http://www.windtaskforce.org/profiles/blogs/economics-of-tesla-powe...

 

Battery Charging and Discharging Losses: Any electricity passing through storage has about a 20% loss, on a high voltage AC-to-high voltage AC basis, to be made up by additional wind, solar and other generation.

 

Battery Capacity Losses: Batteries lose about 10 to 15% of their capacity, kWh, during their lifetime, which means additional capacity has to be installed to offset that loss.

 

Battery Lives: The useful service lives of lithium-ion batteries is at most 15 years. In about year 15, the used-up batteries would need to be replaced with new ones.

 

Electric Vehicle Charging and Resting Losses: Any electricity fed to EVs and plug-in hybrids has about a 20% charging and resting loss, from wall meter to “in battery”, as indicated by the vehicle meter, to be made up by additional wind, solar, and other generation. See URLs

 

http://www.windtaskforce.org/profiles/blogs/electric-cars-lose-rang...

http://www.windtaskforce.org/profiles/blogs/tesla-model-3-long-term...

 

Additional sources of information:

 

http://www.windtaskforce.org/profiles/blogs/daily-shifting-of-wind-...

http://www.windtaskforce.org/profiles/blogs/new-england-will-need-t...

http://www.windtaskforce.org/profiles/blogs/vermont-example-of-elec... ;

http://www.windtaskforce.org/profiles/blogs/nuclear-a-more-rational...

http://www.windtaskforce.org/profiles/blogs/iso-ne-study-of-1600-mw...

http://www.windtaskforce.org/profiles/blogs/synapse-study-of-new-en...

http://www.windtaskforce.org/profiles/blogs/land-and-sea-area-for-v...

.

Comment by Willem Post on February 9, 2019 at 12:09pm

Hannah Pingree on the Maine expedited wind law

Hannah Pingree - Director of Maine's Office of Innovation and the Future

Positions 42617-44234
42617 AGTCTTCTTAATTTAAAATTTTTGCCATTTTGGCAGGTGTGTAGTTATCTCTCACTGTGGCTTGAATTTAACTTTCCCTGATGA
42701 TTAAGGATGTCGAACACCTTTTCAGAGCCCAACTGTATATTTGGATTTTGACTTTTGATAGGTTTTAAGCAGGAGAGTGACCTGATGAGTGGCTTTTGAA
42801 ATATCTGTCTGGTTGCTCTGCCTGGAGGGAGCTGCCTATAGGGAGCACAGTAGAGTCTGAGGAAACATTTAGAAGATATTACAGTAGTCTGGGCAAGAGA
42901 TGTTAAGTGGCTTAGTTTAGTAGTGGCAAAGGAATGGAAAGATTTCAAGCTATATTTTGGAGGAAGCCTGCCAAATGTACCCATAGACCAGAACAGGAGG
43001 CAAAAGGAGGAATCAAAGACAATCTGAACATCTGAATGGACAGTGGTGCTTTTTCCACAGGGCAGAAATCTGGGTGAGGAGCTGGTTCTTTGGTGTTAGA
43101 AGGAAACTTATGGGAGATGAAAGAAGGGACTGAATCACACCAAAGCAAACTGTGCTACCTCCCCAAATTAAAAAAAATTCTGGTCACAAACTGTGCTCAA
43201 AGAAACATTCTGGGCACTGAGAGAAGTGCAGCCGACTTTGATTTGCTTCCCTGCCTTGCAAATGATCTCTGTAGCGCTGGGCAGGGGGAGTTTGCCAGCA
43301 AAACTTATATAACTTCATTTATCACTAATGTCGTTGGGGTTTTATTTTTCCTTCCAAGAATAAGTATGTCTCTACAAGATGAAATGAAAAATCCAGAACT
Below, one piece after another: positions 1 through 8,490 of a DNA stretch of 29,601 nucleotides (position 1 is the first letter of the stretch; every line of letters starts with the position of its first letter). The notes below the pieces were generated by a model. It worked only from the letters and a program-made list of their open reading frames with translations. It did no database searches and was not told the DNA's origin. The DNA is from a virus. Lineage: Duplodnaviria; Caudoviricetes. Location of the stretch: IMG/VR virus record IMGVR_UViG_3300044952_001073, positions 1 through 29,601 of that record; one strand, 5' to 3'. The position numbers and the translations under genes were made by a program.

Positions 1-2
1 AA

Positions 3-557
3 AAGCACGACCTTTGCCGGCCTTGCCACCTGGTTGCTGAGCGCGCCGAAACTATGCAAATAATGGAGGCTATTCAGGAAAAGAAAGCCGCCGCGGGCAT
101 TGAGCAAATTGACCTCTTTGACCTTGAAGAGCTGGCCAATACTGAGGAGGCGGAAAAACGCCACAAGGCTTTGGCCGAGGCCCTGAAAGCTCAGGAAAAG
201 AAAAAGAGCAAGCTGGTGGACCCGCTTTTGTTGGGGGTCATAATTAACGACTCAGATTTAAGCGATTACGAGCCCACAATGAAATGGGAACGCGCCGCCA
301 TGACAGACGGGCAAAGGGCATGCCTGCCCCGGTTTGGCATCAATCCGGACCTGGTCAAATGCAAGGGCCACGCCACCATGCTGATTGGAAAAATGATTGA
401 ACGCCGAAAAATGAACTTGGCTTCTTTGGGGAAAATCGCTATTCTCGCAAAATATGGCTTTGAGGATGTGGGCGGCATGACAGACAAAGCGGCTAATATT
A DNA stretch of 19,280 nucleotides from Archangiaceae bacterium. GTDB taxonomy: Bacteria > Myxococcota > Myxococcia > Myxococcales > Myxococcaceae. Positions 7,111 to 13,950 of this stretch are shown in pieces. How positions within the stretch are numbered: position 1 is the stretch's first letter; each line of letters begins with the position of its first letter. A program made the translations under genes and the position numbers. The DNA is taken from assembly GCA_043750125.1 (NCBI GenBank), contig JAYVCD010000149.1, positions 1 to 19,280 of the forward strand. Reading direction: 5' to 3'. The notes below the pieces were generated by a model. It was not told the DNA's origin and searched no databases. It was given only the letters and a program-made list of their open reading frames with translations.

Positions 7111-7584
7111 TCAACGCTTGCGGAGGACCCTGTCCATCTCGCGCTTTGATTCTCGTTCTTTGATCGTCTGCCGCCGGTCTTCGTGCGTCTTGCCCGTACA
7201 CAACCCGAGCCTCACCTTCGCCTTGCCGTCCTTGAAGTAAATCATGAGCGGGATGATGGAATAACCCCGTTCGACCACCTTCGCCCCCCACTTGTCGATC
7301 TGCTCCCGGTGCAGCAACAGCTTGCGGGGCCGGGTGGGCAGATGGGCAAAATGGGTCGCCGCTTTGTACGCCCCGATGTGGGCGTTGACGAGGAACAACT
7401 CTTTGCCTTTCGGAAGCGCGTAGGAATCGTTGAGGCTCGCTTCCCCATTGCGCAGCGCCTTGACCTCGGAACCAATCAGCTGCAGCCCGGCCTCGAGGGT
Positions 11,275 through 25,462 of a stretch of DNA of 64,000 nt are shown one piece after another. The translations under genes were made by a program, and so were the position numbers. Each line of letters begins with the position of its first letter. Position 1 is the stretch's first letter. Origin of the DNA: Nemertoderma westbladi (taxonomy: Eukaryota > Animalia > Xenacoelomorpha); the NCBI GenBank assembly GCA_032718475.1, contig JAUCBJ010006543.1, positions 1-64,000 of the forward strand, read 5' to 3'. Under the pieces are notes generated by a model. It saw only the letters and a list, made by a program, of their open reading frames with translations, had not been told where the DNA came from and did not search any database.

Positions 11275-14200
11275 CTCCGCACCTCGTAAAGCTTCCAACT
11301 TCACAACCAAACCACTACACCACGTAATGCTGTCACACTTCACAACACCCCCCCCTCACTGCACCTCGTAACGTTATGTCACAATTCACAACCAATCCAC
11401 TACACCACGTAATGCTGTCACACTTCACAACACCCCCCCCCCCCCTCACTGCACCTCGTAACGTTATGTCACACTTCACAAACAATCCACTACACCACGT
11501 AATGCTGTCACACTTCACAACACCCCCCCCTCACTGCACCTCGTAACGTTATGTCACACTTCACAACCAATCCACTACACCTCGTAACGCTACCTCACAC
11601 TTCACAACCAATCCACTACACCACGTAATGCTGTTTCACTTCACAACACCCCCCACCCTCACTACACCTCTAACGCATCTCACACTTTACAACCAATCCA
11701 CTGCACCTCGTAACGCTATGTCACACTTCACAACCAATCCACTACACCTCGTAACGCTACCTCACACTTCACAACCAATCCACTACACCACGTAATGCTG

"Once the committee passed the wind energy bill on to the full House and Senate, lawmakers there didn’t even debate it. They passed it unanimously and with no discussion. House Majority Leader Hannah Pingree, a Democrat from North Haven, says legislators probably didn’t know how many turbines would be constructed in Maine."

https://pinetreewatch.org/wind-power-bandwagon-hits-bumps-in-the-road-3/

 

Maine as Third World Country:

CMP Transmission Rate Skyrockets 19.6% Due to Wind Power

 

Click here to read how the Maine ratepayer has been sold down the river by the Angus King cabal.

Maine Center For Public Interest Reporting – Three Part Series: A CRITICAL LOOK AT MAINE’S WIND ACT

******** IF LINKS BELOW DON'T WORK, GOOGLE THEM*********

(excerpts) From Part 1 – On Maine’s Wind Law “Once the committee passed the wind energy bill on to the full House and Senate, lawmakers there didn’t even debate it. They passed it unanimously and with no discussion. House Majority Leader Hannah Pingree, a Democrat from North Haven, says legislators probably didn’t know how many turbines would be constructed in Maine if the law’s goals were met." . – Maine Center for Public Interest Reporting, August 2010 https://www.pinetreewatchdog.org/wind-power-bandwagon-hits-bumps-in-the-road-3/From Part 2 – On Wind and Oil Yet using wind energy doesn’t lower dependence on imported foreign oil. That’s because the majority of imported oil in Maine is used for heating and transportation. And switching our dependence from foreign oil to Maine-produced electricity isn’t likely to happen very soon, says Bartlett. “Right now, people can’t switch to electric cars and heating – if they did, we’d be in trouble.” So was one of the fundamental premises of the task force false, or at least misleading?" https://www.pinetreewatchdog.org/wind-swept-task-force-set-the-rules/From Part 3 – On Wind-Required New Transmission Lines Finally, the building of enormous, high-voltage transmission lines that the regional electricity system operator says are required to move substantial amounts of wind power to markets south of Maine was never even discussed by the task force – an omission that Mills said will come to haunt the state.“If you try to put 2,500 or 3,000 megawatts in northern or eastern Maine – oh, my god, try to build the transmission!” said Mills. “It’s not just the towers, it’s the lines – that’s when I begin to think that the goal is a little farfetched.” https://www.pinetreewatchdog.org/flaws-in-bill-like-skating-with-dull-skates/

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 -- Mahatma Gandhi